--Betty Galbraith, Library Journal, April 2004

"The Whale and the Supercomputer" skillfully melds two very different worlds: the whaling culture of northern Alaska's Inupiaq, and the at-times equally mysterious culture and methods of the scientific community. Along the way, he delivers many salient points about real-world impacts of global warming, which is clobbering northern latitudes first and hardest..

--Robert Krier, San Diego Union-Tribune, April 18, 2004

* “I love the winter. It’s when I fly through the birch forest like a hawk.” So begins Alaska-based journalist Wohlforth’s beautifully written study of global warming’s impact on Arctic weather patterns. He does a magnificent job of writing about two disparate cultures—the Inupiaq Eskimos who live and hunt on the coast of the Arctic Ocean and Western scientists attempting to comprehend climate change—and demonstrating just how much they have in common. …  Moving with ease from whaling boats to seminar rooms, Wohlforth brings excitement to the quest for information about global warming. Part adventure story, part science writing accessible to the general reader, this thoroughly engaging volume provides rich insight into ways of dealing with climate change.

--Publisher's Weekly, starred review 2/16/04

Wohlforth, a former reporter for the Anchorage Daily News who followed climatologists across Alaska, doesn’t dismiss the scientific data they have meticulously collected. But he does suggest that the scientists’ ability to understand climate change—whose impact is far more pronounced in the Arctic—is hampered by their tendency to sneer at  anecdotal evidence. Huddled close to their $40 million supercomputers, climatologists can’t even correctly model Arctic snow cover, despite the critical importance of understanding the stuff.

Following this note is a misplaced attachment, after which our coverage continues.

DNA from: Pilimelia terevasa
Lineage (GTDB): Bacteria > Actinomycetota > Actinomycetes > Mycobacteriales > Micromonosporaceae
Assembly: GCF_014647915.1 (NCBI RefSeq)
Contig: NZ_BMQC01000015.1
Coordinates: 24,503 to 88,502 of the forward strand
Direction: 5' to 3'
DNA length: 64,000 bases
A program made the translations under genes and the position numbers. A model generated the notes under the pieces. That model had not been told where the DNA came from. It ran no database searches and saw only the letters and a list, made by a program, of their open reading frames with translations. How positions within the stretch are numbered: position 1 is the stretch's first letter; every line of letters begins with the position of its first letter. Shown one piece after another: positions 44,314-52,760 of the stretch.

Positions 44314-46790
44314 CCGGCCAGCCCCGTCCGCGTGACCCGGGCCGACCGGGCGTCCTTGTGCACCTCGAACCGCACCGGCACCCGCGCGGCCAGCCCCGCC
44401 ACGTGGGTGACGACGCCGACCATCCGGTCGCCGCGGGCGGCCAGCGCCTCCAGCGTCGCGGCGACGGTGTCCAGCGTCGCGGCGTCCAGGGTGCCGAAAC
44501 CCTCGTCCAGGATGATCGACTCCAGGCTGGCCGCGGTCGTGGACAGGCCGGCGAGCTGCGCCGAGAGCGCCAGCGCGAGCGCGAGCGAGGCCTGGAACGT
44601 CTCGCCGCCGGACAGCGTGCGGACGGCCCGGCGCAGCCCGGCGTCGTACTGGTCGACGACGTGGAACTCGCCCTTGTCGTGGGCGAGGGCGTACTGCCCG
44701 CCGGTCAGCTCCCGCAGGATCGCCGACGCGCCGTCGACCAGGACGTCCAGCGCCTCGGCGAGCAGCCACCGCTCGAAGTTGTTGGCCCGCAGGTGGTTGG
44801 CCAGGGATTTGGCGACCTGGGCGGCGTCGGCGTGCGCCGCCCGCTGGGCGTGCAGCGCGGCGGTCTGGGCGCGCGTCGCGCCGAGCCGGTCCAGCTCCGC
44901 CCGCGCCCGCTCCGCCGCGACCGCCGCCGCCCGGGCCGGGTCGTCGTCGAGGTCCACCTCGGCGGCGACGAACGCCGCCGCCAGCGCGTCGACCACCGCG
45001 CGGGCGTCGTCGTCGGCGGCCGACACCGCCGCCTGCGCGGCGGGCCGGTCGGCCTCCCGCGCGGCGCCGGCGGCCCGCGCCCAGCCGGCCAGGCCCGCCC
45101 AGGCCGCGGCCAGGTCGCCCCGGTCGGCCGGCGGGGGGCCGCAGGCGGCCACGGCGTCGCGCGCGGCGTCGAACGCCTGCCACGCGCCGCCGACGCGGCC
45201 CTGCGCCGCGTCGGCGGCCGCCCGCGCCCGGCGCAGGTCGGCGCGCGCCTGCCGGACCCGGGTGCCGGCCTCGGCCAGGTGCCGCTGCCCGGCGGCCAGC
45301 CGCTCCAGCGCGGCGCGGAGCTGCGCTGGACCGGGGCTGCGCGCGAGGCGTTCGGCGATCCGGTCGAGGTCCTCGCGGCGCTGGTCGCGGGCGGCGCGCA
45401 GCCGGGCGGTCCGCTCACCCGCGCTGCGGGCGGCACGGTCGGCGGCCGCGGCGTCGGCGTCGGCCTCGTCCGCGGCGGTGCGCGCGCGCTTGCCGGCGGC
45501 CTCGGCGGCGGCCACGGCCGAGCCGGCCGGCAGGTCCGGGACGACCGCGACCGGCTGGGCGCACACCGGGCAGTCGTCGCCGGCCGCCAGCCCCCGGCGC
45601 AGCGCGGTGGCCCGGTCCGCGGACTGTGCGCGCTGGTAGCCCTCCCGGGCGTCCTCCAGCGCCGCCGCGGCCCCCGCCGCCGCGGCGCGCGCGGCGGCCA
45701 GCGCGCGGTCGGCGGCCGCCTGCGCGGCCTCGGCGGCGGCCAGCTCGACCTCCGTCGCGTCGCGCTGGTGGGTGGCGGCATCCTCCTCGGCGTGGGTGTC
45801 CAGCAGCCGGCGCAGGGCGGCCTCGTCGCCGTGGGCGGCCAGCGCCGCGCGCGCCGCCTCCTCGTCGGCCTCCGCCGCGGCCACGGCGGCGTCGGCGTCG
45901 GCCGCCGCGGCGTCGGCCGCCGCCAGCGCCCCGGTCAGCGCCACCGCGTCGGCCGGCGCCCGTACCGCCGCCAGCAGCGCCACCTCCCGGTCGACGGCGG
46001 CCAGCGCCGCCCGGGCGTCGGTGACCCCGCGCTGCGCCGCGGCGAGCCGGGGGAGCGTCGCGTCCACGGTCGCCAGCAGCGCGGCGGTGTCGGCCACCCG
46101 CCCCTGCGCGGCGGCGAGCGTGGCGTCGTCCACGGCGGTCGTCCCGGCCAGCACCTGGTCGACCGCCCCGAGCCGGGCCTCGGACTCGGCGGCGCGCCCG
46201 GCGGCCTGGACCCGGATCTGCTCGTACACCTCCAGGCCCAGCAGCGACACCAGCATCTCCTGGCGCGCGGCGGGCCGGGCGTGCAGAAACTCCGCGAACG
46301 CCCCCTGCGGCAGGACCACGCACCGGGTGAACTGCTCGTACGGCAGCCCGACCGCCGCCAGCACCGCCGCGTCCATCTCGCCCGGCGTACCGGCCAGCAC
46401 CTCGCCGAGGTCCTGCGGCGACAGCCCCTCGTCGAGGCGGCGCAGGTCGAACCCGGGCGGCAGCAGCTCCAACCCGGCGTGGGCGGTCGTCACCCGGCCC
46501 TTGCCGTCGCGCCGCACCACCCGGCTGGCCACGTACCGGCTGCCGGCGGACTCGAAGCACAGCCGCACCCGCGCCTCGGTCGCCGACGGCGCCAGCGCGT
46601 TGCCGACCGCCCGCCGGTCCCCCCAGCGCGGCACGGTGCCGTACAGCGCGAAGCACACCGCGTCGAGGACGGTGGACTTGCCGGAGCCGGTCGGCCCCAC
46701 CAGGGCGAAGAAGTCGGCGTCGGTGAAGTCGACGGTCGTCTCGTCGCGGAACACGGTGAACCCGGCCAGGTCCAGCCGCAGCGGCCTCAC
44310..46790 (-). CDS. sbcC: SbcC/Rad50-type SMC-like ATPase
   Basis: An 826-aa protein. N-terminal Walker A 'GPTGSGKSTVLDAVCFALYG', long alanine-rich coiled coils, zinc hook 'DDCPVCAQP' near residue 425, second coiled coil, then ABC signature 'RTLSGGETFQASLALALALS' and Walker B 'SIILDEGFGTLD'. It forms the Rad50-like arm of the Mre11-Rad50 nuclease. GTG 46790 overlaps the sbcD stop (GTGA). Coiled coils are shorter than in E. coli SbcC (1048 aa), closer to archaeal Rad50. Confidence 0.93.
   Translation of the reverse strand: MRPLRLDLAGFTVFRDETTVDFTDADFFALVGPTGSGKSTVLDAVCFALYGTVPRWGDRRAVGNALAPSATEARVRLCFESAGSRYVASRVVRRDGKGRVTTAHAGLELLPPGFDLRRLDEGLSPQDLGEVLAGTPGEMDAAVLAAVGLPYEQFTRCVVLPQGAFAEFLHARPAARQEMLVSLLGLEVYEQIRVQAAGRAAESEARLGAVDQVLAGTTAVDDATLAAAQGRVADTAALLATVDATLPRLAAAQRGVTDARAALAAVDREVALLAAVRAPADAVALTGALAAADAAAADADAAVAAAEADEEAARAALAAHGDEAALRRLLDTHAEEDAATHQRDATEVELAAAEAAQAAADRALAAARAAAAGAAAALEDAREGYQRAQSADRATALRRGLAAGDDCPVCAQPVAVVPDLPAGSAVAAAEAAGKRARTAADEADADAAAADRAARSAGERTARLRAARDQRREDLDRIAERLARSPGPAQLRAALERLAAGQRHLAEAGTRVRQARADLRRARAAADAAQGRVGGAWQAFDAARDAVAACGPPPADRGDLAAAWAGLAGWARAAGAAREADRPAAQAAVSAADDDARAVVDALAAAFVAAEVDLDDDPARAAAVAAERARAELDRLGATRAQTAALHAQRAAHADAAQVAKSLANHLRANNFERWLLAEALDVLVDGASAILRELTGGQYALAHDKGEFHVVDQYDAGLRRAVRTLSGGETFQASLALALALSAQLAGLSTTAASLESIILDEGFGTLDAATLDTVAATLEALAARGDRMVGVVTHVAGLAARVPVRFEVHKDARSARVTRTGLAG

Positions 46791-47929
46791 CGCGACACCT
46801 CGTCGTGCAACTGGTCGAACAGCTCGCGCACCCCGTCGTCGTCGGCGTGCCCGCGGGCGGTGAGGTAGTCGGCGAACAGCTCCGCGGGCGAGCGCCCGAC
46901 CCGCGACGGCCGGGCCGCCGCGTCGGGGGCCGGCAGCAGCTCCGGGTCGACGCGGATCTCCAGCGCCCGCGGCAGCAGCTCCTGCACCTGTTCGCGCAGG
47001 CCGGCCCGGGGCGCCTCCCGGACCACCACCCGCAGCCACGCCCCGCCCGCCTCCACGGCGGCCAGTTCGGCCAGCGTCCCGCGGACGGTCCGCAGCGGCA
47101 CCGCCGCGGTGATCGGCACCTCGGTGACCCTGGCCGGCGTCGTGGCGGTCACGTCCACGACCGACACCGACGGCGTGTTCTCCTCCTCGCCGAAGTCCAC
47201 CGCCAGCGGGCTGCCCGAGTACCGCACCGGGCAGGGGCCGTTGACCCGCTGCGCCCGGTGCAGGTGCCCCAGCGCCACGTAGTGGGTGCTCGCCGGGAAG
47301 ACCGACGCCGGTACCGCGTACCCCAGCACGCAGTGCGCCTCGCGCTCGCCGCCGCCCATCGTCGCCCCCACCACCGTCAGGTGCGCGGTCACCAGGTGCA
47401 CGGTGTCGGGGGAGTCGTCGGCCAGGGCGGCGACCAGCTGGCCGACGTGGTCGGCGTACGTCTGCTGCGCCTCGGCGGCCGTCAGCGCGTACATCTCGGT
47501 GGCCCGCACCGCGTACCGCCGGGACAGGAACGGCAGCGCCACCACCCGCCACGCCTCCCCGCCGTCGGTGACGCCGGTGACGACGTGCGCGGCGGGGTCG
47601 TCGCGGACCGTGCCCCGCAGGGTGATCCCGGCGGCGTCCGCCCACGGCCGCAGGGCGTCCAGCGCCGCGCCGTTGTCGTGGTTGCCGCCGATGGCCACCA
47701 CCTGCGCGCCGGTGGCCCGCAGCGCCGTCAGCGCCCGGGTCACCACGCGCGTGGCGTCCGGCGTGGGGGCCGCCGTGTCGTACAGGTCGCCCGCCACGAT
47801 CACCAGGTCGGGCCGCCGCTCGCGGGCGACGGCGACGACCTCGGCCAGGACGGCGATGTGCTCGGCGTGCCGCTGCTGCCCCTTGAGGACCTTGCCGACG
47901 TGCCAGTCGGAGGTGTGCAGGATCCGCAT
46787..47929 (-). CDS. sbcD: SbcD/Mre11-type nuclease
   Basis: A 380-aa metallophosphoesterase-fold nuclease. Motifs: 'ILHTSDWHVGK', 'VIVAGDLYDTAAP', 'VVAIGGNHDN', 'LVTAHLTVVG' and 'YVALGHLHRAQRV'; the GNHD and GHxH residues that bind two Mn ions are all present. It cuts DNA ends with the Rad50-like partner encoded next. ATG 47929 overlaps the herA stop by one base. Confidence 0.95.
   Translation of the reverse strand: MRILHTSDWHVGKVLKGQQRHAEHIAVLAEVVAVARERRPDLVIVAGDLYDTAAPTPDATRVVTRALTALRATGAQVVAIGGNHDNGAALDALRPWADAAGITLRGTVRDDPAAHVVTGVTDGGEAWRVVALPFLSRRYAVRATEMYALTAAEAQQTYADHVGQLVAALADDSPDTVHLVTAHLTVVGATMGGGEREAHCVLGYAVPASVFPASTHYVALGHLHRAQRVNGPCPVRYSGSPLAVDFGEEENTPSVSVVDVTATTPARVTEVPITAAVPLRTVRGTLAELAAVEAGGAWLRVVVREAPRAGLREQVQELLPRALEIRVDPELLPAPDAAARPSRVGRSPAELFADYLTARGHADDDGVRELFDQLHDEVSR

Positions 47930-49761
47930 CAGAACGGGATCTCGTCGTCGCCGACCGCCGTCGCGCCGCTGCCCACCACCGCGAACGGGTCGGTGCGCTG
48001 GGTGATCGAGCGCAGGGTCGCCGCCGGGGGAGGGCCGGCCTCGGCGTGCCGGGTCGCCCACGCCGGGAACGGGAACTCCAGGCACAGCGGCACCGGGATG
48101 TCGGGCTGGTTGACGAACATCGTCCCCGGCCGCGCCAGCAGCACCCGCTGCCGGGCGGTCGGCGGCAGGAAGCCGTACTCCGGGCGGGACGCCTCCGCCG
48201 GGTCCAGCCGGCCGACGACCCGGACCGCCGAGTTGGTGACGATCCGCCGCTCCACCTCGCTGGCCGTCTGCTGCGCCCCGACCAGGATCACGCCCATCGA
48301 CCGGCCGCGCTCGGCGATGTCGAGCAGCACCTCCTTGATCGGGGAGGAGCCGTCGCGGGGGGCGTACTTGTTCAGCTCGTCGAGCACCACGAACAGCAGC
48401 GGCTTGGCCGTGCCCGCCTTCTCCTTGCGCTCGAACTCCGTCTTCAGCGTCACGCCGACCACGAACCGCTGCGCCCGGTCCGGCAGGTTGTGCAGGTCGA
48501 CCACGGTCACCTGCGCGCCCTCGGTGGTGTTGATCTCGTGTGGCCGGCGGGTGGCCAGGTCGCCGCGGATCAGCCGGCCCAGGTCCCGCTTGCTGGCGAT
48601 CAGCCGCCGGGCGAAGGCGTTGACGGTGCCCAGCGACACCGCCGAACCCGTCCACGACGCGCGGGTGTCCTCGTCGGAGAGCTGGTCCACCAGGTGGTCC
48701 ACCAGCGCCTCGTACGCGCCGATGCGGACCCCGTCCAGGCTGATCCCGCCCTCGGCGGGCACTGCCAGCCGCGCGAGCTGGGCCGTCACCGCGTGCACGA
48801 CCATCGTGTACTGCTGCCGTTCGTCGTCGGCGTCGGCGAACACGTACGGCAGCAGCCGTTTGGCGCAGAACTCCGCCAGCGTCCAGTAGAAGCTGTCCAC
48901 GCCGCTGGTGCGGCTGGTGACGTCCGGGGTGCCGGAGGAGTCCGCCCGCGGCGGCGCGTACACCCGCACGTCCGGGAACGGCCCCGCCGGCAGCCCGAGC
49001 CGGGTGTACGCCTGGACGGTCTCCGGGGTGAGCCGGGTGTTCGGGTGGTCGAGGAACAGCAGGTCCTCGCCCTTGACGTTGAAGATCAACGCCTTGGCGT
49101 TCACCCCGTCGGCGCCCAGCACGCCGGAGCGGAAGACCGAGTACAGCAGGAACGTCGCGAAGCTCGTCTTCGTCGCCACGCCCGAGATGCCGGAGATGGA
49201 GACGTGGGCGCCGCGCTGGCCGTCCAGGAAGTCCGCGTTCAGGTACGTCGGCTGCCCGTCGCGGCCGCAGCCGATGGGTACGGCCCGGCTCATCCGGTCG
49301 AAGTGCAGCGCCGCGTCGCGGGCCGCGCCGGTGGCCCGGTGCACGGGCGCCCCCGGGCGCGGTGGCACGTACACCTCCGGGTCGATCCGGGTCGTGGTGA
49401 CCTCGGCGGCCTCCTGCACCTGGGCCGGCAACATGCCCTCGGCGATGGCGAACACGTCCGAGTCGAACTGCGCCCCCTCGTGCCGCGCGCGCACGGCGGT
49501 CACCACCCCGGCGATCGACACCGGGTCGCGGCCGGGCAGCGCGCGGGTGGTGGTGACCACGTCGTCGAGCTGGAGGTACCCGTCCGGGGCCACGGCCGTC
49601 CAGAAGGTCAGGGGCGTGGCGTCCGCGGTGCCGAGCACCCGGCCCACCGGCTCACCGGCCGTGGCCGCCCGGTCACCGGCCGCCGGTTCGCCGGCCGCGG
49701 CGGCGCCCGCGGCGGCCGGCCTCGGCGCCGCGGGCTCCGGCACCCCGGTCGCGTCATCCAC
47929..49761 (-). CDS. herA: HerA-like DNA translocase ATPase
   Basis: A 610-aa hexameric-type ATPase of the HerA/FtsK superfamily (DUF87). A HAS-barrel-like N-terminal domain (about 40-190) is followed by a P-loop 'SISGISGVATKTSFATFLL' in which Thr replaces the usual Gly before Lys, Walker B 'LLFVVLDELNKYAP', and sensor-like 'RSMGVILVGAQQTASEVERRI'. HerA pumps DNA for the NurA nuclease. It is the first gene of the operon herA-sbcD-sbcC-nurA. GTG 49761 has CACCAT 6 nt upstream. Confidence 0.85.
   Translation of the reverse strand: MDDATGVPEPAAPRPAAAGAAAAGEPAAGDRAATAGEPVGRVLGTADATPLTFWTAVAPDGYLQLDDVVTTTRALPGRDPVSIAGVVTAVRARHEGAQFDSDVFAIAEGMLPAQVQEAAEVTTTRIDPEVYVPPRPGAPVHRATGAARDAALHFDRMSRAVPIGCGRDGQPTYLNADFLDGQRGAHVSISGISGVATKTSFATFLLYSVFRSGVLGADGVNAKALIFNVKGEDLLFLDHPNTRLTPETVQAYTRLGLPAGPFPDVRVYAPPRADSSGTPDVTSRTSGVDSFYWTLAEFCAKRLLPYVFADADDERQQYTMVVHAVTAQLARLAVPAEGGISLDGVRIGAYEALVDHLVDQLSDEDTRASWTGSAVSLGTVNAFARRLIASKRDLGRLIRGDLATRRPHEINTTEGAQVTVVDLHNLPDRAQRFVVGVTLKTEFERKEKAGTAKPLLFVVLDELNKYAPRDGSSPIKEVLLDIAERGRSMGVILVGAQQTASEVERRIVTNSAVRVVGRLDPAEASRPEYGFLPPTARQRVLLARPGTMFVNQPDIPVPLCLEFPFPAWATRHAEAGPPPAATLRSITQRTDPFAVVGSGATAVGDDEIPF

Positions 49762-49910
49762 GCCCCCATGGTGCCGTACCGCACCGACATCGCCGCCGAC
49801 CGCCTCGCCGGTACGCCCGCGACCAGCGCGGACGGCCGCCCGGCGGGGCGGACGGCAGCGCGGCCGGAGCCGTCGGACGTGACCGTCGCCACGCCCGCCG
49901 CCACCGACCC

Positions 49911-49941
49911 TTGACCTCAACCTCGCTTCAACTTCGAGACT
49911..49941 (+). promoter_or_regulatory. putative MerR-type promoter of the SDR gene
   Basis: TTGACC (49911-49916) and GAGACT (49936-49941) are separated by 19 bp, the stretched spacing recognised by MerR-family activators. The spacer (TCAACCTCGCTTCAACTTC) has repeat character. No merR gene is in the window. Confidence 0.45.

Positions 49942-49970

--Joseph D’Agnese, Discover, June 2004

Wohlforth’s character portraits are wonderfully detailed, and never simplistic … his unpredictable structure is engaging, and his stories reflect off one another in satisfying ways.

-- Michelle Nijhuis, High Country News, June 21, 2004

The Whale and the Supercomputer
is a thoughtful book. It uses the Iñupiaq experience to highlight some basic flaws in our consumption-crazy, technology-loving industrialized world. ... Elegantly put and true ...

--Elizabeth Grossman, Grist, June 2, 2004

The Whale and the Supercomputer leads the reader on a fascinating tour of the latest research and real-life observations from people on the front lines of climate change. … The Inupiat and scientists cross paths frequently … The book is at its best when describing how the cultures respond to each other. Wohlforth does everyone a favor by neither glorifying nor denigrating the respective cultures. He typically avoids the easy stereotypes, giving his depictions of personalities and beliefs a ring of truth. Equally commendable is the fact that most Alaskans will recognize Wohlforth's Alaska. This isn’t a glossy tour brochure or awestruck travelogue. Wohlforth knows the territory.

--Scott Bowlen, Ketchikan Daily News, April 24-25